Oregon Cap and Invest Should Allow Aggregation | Scorcher
Sheldon Zakreski, The Climate Trust
Weekly Policy and Finance Update – November 20, 2017
|Bottom line | Aggregation allows small landowners to access carbon markets without sacrificing necessary safeguards.
The State of Oregon established several working groups to advance debate and find common ground on designing a carbon cap and invest bill. The Agriculture, Forests, Fisheries, Rural Communities, and Tribes Work Group became the focal point for discussing the role of offsets in the Bill. This Group recently asked whether a cap and invest program in Oregon should allow for aggregation of offset projects. It was surprising to hear one commenter oppose aggregation on the grounds it was akin to mortgage backed securities. While large financial institutions pushed for a way to split and combine multiple mortgages into an opaque financial product, in carbon markets it’s largely nonprofits pushing for aggregation.
A strong reason to support aggregation is that environmental markets and the safeguards they employ often make it too costly for small projects to access the market; leaving only medium and large projects to take part. Aggregation, by contrast, allows the pooling of several small projects into a single project to streamline management and spread the costs over several project sites. Therefore, aggregation has the promise of overcoming an access barrier by reducing the costs small landowners would face in the carbon market. This can be done without sacrificing safeguards, as auditors can review documentation verifying each landowner’s participation in the aggregated project, and conduct statistically significant sampling of data combined with random site visits.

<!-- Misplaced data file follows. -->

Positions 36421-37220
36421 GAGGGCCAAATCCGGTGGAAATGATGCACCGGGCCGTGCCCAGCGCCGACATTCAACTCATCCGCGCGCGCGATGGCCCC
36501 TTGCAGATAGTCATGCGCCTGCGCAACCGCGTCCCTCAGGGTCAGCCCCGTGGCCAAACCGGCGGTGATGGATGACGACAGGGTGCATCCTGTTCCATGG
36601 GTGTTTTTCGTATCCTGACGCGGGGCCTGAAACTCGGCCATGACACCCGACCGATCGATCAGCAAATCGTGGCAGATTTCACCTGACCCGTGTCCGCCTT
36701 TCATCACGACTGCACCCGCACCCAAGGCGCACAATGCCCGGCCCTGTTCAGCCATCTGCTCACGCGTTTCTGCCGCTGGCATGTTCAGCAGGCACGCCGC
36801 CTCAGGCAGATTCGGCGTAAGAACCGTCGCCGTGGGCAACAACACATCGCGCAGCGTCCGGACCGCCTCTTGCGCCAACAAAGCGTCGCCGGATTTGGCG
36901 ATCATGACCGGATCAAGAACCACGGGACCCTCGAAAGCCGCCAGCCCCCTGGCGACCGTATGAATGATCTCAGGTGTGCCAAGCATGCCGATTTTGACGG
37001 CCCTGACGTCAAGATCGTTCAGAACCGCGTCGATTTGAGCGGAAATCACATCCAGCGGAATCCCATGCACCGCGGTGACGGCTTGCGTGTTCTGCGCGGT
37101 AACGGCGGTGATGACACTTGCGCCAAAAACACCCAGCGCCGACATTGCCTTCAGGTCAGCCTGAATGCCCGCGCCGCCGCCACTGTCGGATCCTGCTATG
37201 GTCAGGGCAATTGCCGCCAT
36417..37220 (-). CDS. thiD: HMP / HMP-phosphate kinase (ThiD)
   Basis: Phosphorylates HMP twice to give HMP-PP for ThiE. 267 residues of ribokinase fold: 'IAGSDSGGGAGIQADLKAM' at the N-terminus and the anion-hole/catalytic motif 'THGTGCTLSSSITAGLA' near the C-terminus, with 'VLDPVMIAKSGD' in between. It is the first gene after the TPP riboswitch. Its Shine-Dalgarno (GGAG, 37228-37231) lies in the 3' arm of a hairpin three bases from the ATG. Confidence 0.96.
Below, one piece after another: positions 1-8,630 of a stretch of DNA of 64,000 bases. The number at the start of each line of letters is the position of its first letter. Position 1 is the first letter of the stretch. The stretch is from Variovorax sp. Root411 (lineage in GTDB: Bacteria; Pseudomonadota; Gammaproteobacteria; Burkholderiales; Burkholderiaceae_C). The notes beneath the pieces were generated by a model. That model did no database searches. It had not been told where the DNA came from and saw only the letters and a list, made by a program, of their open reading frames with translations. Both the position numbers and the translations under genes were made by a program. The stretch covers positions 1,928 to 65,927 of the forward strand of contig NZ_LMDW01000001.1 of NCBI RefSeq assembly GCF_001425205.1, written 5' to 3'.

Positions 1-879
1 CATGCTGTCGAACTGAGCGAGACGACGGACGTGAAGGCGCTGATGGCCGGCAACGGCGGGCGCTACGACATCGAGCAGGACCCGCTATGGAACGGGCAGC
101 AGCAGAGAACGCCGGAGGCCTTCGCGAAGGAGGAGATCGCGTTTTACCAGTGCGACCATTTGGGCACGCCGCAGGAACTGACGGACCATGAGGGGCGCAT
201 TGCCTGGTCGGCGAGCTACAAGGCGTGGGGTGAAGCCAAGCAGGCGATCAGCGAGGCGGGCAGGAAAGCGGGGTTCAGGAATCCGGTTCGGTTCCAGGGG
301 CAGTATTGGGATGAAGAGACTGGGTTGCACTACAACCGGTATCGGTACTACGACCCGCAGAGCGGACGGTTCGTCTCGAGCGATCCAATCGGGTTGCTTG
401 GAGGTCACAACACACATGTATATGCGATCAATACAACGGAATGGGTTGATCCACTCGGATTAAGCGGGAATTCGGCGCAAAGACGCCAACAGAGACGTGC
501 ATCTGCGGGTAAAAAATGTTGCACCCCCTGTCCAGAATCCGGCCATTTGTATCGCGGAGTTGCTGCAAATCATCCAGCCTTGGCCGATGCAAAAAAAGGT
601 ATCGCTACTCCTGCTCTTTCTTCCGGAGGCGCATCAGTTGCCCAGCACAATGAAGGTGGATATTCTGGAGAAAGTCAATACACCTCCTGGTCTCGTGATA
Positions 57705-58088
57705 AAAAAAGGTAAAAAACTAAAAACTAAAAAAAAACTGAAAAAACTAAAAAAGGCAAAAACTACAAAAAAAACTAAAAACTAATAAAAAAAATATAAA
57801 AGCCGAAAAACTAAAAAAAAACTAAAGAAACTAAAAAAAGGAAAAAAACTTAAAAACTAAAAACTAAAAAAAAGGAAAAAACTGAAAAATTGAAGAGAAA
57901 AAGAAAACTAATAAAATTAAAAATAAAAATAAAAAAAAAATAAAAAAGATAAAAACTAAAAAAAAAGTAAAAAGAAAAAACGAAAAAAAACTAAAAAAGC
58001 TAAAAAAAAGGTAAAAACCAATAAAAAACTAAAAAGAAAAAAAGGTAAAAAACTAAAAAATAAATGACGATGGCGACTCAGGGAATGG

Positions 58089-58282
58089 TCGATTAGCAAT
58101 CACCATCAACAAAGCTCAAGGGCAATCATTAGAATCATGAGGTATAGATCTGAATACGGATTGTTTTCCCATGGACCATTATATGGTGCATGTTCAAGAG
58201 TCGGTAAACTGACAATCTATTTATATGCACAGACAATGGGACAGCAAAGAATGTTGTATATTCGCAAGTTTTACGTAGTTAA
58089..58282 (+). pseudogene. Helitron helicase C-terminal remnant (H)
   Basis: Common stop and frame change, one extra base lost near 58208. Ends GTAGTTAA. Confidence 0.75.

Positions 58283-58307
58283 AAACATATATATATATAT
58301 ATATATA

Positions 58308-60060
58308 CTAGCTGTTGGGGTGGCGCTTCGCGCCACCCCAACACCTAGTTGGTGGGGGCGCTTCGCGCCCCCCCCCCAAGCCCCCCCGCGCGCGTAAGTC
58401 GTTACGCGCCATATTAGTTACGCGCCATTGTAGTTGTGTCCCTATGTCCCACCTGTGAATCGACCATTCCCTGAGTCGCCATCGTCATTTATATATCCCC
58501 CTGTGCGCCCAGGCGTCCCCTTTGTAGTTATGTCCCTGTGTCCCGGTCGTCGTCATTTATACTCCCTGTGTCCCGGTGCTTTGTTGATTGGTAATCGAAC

Opening the market to small landowners is something that should be supported and encouraged in Oregon. A policy that can achieve the dual goals of promoting rural economic development, while generating offsets that can help contain the costs associated with capping greenhouse gas emissions, is worth developing.
Research and Resources
Ducks Unlimited’s Carbon Program
Ducks Unlimited, 2017
Programme of Activities
Forest Health-Human Health Initiative
American Carbon Registry, 2017
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Image credit: Flickr/Bemep